State governors, on Wednesday, said they had
resolved that they would not allow Nigeria to
break up, stating that those fanning the
embers of war were wasting their time.

The governors spoke after their meeting with
Acting President Yemi Osinbajo at the
Presidential Villa, Abuja, in continuation of
Osinbajo's consultations on the recent tension
in the country as a result of several

Oyo State Governor, Abiola, Ajimobi, who
spoke on behalf of the other governors, said
the governors and other stakeholders had
agreed that despite the agitations being witnessed in parts of the country, Nigeria
must not break.

Speaking with State House correspondents at
the end of a meeting, Osinbajo stated that any
Nigerians expecting the country to break was
only wasting his time.

"The message is for Nigerians to work more
together and collaborate. We have more to
gain when we are united.

"We cannot afford to break, and anybody that
is thinking of that, is wasting his time, and we
will not allow it, not in this country. All of us
are unanimous about that," he added.

He said the governors resolved that the unity
of the country "is sacrosanct, non-negotiable
and we have all agreed to work together to
educate people."

Ajimobi added, "Any time you have agitation,
usually, there will be poverty; there will be
unemployment; there will be hardship. So, we
should address fundamentally these areas of
poverty, unemployment and hardship.

"Nigerians are by nature a united people;
nobody cares whether you are from the north,
south or the east."

The governor also warned against the
consequences of war, urging Nigerians to
learn from Rwanda and Somalia.

Osinbajo had appealed to the governors to
always be ready to speak up against
statements from individuals or groups capable
of setting the nation on fire.

He said they must be ready to protect the
nation and its democracy from the hands of
those who were bent on dividing the country.
He spoke before the meeting, which was held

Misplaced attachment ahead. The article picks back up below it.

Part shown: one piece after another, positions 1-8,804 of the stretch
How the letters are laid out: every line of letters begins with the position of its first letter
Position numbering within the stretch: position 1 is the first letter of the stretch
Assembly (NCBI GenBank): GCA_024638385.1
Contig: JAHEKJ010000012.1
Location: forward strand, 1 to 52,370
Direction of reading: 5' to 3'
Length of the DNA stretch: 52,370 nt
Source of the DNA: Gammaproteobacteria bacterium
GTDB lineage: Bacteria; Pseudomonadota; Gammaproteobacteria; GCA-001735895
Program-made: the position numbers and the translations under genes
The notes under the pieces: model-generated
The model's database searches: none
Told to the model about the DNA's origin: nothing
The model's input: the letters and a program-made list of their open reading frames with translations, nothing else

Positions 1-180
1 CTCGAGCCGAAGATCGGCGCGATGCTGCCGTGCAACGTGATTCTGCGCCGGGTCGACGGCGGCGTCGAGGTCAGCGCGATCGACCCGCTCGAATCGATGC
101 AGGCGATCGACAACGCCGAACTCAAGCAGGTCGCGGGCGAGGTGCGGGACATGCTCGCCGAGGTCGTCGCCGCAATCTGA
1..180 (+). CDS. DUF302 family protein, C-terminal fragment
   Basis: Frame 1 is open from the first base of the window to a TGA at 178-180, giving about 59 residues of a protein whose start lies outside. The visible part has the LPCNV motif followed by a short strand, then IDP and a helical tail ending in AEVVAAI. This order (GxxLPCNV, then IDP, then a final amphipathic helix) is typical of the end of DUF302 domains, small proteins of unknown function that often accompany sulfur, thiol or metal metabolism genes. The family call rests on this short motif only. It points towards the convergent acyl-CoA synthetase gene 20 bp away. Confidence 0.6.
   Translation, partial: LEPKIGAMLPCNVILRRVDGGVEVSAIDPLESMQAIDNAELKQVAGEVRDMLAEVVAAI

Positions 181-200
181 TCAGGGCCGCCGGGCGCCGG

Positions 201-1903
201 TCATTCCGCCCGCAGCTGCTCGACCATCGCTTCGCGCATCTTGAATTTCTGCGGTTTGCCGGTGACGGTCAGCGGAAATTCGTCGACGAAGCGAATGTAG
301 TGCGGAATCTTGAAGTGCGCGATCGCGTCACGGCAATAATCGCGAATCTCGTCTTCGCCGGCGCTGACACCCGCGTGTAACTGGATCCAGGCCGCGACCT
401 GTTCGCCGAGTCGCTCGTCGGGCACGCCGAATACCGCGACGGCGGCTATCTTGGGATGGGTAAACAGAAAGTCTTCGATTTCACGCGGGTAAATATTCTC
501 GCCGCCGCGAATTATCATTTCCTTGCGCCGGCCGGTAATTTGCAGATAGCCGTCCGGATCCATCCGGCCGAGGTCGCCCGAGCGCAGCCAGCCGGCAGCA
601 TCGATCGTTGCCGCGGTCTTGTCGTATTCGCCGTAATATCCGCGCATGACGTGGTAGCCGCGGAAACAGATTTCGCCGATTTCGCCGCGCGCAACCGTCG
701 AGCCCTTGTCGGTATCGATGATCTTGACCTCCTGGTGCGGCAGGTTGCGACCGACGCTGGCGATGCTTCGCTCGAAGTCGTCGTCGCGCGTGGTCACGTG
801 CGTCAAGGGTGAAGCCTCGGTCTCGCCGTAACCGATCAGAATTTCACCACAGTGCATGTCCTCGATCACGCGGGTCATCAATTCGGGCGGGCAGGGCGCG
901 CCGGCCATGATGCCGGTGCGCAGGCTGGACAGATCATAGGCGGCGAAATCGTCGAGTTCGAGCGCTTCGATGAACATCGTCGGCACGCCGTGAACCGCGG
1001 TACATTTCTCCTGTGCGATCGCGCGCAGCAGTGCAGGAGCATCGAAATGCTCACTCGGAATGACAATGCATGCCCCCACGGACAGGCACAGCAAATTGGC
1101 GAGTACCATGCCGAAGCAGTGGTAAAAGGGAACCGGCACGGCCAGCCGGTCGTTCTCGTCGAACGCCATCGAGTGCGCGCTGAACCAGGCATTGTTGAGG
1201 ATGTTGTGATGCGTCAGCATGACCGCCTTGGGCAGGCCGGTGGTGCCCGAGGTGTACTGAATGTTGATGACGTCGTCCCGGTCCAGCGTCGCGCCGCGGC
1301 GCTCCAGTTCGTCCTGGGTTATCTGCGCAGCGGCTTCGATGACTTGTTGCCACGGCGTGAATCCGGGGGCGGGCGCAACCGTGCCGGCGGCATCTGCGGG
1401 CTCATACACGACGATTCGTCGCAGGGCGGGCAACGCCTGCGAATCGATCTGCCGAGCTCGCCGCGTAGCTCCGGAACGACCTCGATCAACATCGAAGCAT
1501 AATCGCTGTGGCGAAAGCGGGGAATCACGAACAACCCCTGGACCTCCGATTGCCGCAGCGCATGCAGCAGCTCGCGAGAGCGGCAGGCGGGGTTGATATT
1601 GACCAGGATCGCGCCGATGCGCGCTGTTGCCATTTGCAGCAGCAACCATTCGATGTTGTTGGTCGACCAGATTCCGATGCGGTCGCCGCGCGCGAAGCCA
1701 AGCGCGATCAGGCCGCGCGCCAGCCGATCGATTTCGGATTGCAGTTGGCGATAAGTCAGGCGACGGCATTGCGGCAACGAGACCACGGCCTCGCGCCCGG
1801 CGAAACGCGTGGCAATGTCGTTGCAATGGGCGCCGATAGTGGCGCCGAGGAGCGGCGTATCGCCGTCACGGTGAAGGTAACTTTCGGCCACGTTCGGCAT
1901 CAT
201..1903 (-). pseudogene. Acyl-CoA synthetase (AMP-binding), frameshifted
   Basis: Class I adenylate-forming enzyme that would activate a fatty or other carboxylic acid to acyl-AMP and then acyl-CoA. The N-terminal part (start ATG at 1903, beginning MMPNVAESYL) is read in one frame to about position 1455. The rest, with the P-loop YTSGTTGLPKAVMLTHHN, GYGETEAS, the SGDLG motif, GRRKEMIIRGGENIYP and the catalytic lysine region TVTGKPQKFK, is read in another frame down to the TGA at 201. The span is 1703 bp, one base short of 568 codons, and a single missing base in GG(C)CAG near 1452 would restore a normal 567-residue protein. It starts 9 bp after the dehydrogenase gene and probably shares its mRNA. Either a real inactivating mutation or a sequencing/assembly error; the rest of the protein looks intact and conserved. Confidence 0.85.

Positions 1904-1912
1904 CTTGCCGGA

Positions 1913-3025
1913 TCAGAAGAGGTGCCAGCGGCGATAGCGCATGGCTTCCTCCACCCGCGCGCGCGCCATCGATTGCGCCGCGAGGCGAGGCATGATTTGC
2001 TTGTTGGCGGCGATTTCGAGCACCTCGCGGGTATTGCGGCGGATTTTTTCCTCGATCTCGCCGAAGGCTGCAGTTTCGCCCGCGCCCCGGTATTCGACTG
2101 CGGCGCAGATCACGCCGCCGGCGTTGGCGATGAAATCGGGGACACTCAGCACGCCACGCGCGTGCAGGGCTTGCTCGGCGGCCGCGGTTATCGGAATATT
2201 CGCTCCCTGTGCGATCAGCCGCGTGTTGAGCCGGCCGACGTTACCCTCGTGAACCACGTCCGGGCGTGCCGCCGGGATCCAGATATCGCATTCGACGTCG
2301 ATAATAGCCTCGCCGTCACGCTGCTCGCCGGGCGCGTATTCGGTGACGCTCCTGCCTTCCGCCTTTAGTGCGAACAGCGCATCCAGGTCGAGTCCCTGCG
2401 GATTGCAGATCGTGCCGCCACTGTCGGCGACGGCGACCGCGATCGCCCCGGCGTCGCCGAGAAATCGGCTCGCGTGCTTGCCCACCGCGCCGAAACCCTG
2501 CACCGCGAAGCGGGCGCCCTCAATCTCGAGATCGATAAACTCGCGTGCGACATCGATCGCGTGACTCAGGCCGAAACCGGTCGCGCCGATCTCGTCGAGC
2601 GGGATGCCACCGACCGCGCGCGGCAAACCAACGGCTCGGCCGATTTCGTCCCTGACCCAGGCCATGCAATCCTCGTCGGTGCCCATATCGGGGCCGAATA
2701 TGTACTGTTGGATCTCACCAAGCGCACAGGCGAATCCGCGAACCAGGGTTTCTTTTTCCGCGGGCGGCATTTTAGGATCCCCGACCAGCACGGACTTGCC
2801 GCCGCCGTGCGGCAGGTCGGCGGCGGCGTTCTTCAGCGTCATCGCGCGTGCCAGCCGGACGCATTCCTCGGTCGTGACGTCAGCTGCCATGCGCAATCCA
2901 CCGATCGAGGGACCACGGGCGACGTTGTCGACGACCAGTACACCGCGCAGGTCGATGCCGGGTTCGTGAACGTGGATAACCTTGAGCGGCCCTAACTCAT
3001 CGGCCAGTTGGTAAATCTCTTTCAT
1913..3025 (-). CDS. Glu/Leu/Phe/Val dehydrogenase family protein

inside the old Banquet Hall of the Presidential
Villa, Abuja, went into a closed-door session.

He stated, "We must not allow the careless
use of words, careless expressions that may
degenerate into crisis.

"We are a people that like to talk and we
express ourselves loudly but it is expected for
us to recognise that it is those same words
that can cause conflagration; that can
unfortunately lead to calamity. We must be
careful on how we express ourselves.

"What we have seen in recent times is that
some of the languages (words) used have
tended to degenerate badly and I think that
we must begin to speak up against some of
these things and ensure that we protect our
democracy and our nation from the hands of
rhetoric that may just divide us.

Osinbajo, who had earlier met separately with
leaders of thought and traditional rulers from
both the North and the South-East, said those
who participated in the previous consultations
agreed that Nigeria's unity should not be
taken for granted.

He said nobody wanted the nation to witness
bloodshed or war.

While describing the previous meetings as
frank and open, Osinbajo said they were able
to agree on most of the critical issues that
were discussed, and in most cases, changed
perceptions that might have been long
embedded in their minds.

He added that the participants also agreed
that under no circumstances should hateful
speeches be condoned and that government
should take all steps necessary to bring to
book all those who preached violence.

The acting President stated that they also
agreed that government needed to do more to
engage youths productively, create some jobs
and multiply the economic opportunities

Governors, who attended the meeting,
included Rauf Aregbesola (Osun); Abiola
Ajimobi (Oyo); Dave Umahi (Ebonyi); Aminu
Tambuwal (Sokoto); Abdullahi Ganduje (Kano);
Nyesom Wike (Rivers) and Godwin Obaseki

Among others are governors from Borno, Bayelsa, Akwa Ibom, Adamawa, Benue, Plateau, Kogi, Lagos, Kebbi, Ondo, Imo, Taraba and Anambra states among others.


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